Fundraising Tip #4: Bake sales

Written by on June 2, 2010 at 9:48 am

Walking burns calories that need to be replenished. Sometimes we're tempted to satisfy both that requirement and our sweet tooth. The good news is that you can use this excuse to have a bake sale!

Bake sale cupcakes

Has fundraising ever been so indulgent?

Bake sales are a time-honored tradition to capitalize on one's domestic talents. By setting up a table of cupcakes, pies, cookies, and muffins, you can offer your friends and colleagues an opportunity to sate their cravings while supporting your fundraising. Good places to hold bake sales are in your workplace's break room, at your church or synagogue, or at your child's school — all with permission, of course. You can even combine the event with your yard sale fundraiser so that shoppers have something to munch on while they thoughtfully peruse your antiques.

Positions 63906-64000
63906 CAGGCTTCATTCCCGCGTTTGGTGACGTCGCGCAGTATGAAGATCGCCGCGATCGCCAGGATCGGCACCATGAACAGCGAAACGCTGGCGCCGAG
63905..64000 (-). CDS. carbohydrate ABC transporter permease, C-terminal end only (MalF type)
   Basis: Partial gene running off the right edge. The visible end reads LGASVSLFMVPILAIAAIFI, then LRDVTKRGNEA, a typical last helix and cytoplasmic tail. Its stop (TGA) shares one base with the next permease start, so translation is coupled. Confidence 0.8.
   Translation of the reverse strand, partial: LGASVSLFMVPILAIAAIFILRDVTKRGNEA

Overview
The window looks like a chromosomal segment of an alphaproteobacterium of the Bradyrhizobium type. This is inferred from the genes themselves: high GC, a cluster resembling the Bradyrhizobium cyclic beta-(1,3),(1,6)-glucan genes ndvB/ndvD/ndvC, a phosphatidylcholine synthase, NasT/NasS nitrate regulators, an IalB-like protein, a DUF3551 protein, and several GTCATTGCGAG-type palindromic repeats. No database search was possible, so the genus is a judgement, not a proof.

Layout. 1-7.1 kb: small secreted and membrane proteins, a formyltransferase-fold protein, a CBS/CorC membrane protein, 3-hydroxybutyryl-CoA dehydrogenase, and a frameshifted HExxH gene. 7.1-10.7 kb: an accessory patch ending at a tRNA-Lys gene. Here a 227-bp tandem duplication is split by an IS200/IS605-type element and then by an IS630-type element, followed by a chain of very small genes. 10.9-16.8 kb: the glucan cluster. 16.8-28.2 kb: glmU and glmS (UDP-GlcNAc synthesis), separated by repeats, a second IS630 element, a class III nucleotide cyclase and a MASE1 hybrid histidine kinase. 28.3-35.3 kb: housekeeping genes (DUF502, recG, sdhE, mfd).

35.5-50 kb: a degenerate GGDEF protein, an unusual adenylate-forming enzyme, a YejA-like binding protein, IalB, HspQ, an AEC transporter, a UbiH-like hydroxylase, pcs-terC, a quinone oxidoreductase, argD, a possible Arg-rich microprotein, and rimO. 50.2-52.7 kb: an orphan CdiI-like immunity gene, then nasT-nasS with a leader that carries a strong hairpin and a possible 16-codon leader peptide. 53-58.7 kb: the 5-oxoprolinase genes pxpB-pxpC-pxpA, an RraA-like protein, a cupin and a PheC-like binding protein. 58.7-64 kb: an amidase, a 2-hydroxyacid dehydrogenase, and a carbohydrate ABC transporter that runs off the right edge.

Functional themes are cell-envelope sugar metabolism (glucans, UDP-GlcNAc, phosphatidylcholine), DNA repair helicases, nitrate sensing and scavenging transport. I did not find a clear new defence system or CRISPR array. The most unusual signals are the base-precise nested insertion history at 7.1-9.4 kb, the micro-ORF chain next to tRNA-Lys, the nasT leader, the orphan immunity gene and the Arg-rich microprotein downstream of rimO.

Baked goods can be sold by individual pieces, or they can be bundled, such as three cookies in a plastic bag. Typical sale prices are $1/item, but anecdotal evidence suggests your fundraising may be more fruitful if you allow the customer to make a good-will donation of their choosing.

To encourage those sales, try to make the menu diverse and unique — it may be easy to grab something at the donut shop, but your customers will appreciate knowing that what they're buying from you can't be found anywhere else. (This is especially true of atypical or ethnic foods, such as marzipan, pista sandesh, or savoiardi.) Print a small list of ingredients to place with each item, so that those with dietary restrictions or allergies will know what's safe to eat. If you need inspiration of what to bake, I recommend Allrecipes.com's exhaustive dessert collection. If the baked goods are your own creation, bring copies of the recipes and offer to sell them for an additional donation!

Let us know your success stories, or share your favorite recipes here!

Ken joined the MS Challenge Walk in 2005, more than a decade after his mother was diagnosed. After walking for three years and 150 miles, he switched to the support crew and now rides his bicycle along the trail, providing whatever encouragement (and snacks!) he can to the 600 walkers. He is also an alumnus of the event's steering committee and is this site's webmaster.

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